1. Identification is key. While nobody likes to think of their cat going missing, one in three pets actually will get lost during their lifetime, and without identification, a whopping 90% of them never find their way back home. In fact, according to the American Humane Association, only about 2% of lost cats ever find their way back to their original owners. (The number is a bit higher for dogs at about 15%.) That’s why it’s so important to always be sure your cat has a collar tag with your cell phone number on it, so if she happens to slip away or is accidentally let outside, you can be immediately reached by phone should someone find her. A microchip with updated contact information can help further increase your chances of a happy reunion, and it’s harmless for your cat to get one.

2. Carriers are your best friend. Use a cat carrier when transporting your cat, and don’t be tempted to let her out once you’re in the car. Having a loose cat in the vehicle could cause a huge distraction to the driver, and could post a serious threat to your cat’s safety in the event of an accident. Be sure to secure the carrier itself, as well -- most have a strap or handle where the seatbelt can be looped through -- so that if you need to hit the brakes, your kitty will stay safe. As an added bonus, staying in a comfy carrier will also help your furry friend feel safe and secure, and could help reduce her stress.

3. Lower his stress level. As mentioned above, some cats become stressed by travel, and some may even suffer from motion sickness. There are plenty of products designed to naturally help cats settle down, including pheromone sprays and calming treats, as well as medicines that can help relieve stress and curb car sickness. Talk to your vet about what’s best for your cat’s particular needs.

4. Plan ahead. Think of your cat like a child, and always travel prepared. You never know when an overnight trip might turn into an extended stay, so be sure to pack extra cat food, any medication or supplements and kitty litter. Don’t forget to toss a pet first aid kit into the car, too, in case your kitty has an accident or injury while you’re away from home. One other smart thing to bring with you is a health certificate from your veterinarian. Plan ahead for this, since it takes time to get the paperwork, depending on where you’re heading. This could require an office visit, certain vaccines or even blood work.

How to get your cat to use the litter box

One of the most important things a cat owner needs to do is set up a good place for her cat to do her business. Follow these simple steps to help teach your cat where her proper potty place is, and you’ll avoid a lot of future hassles.

Placement is everything
You should set up your litter box in a place that is accessible, but that has little to no traffic or noise. Jane Brunt, DVM, executive director, CATalyst Council and founder and owner of Cat Hospital at Towson, the first feline-exclusive veterinary practice in Maryland, suggests a spare bedroom or bathroom, if you have one. “If your house has multiple floors, it’s best to have one on at least two different levels so there’s always a toilet nearby when nature calls,” she added.

Avoid putting the litter box in the basement, or near your washer and dryer, as the loud noises may scare your cat from going in there.  

Setting the stage
You can’t expect to just put the litter box down and have your cat learn what to do with it on his own -- teaching him to use the litter box is the first priority. “It’s best to initially keep the cat in a single room with food and water, it’s carrier with soft bedding inside, a scratching post and, of course, a litter box,” says Dr. Brunt. “You can show your cat the box by placing him or her in it, though cats naturally eliminate and cover their waste.”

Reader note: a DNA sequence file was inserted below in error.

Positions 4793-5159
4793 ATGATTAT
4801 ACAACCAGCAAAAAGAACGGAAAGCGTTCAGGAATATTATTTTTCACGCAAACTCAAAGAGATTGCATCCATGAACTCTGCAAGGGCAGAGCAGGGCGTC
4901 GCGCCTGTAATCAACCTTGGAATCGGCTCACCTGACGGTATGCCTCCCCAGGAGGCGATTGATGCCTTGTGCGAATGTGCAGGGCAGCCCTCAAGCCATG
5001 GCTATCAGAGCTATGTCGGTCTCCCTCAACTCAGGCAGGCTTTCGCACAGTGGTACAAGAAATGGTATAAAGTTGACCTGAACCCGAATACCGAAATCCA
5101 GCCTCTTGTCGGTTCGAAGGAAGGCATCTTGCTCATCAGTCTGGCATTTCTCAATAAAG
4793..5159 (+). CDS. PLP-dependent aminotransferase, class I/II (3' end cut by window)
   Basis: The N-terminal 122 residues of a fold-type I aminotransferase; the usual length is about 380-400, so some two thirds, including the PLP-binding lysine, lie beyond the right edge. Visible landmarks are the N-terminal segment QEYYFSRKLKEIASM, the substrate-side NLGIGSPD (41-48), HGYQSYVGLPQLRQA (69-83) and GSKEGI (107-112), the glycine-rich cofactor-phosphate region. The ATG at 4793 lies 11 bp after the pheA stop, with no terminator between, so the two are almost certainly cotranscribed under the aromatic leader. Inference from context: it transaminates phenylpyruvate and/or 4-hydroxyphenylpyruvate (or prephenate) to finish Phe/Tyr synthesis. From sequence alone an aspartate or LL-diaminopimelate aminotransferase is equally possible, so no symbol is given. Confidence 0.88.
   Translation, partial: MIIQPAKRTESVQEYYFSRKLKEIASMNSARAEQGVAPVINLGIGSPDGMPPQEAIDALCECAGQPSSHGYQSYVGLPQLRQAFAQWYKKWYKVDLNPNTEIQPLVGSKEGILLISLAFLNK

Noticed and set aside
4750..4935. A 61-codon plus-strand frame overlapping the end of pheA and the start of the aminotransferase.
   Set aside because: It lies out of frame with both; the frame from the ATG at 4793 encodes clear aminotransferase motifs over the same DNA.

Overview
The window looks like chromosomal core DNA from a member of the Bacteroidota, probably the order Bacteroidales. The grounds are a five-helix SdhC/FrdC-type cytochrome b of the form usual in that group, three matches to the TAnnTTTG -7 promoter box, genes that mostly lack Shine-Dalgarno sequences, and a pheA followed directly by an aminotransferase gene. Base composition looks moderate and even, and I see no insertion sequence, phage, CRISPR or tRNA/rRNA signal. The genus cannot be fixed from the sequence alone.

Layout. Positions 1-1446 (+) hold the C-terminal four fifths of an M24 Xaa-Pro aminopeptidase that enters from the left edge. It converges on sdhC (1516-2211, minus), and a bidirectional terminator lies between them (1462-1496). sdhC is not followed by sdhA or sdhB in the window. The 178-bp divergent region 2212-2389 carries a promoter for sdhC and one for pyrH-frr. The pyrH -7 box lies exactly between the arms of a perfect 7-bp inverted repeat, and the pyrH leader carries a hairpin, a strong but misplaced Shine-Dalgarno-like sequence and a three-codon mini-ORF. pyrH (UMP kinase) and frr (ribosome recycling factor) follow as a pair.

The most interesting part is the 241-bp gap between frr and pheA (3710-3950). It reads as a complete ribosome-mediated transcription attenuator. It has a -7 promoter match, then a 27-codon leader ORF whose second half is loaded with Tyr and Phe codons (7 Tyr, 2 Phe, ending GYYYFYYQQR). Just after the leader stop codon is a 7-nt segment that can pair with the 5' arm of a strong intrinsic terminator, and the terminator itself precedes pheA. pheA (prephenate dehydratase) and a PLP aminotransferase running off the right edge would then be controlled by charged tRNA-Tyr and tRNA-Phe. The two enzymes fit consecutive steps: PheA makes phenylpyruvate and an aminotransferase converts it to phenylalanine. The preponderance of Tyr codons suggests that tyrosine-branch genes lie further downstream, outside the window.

If it seems like your cat isn’t getting it after a few tries, try helping your cat dig around in her litter box so she’s used to the texture, and if she does happen to go somewhere else in your house while she’s training, pick up the waste and place it in the box so your cat will start to associate the box with the correct area to do her business.

The best type of litter
There are many types of litter out there to choose from, but studies have shown that cats prefer clumping litter and types with activated carbon.

More information on studies about kitty litter can be found here.  
Dr. Brunt suggests having two boxes for one cat, and adding an additional box for every other cat you have in your home. “Placing them strategically around your home and keeping them clean will ensure everyone has one when they need it.”

Litter box problems
Has your cat started to soil other areas of your home and stopped using the litter box? There is usually a reason for this, but Dr. Brunt says it’s never because your cat is angry with you. “Make sure the litter boxes are scooped daily, and clean and wash the litter pans every 2-3 weeks,” she said.

Here are some ways to naturally eliminate litter box odors.

If the litter box was clean when the accident occurred, then it’s time to think about other obstacles that might be inhibiting your cat from getting to the litter box. Could you be accidently closing the door? Did you change brands of litter? “If there’s no obvious reason like cleanliness, access and familiarity, it’s time to call the veterinarian,” says Dr. Brunt. “It’s nearly impossible to tell if your cat isn’t feeling well, and there could be anything from diabetes to bladder crystals or stones to parasites or other infections, and the longer the problem persists, the more difficult it is to treat.”

If all else fails, try starting litter box training over again from scratch. Purchase a completely new litter box (because yes, cats can be picky about the type of litter box they use) and place it where your cat is comfortable going and can get to easily. “Keep the boxes clean, and if this doesn’t work you can try synthetic facial pheromone products, a diffuser plugged in near the litter box that will help the area seem more familiar through scent,” suggests Dr. Brunt.

Remember -- your cat wants to be clean just as much as you want to her stay clean. A little training in the litter box area can go a long way.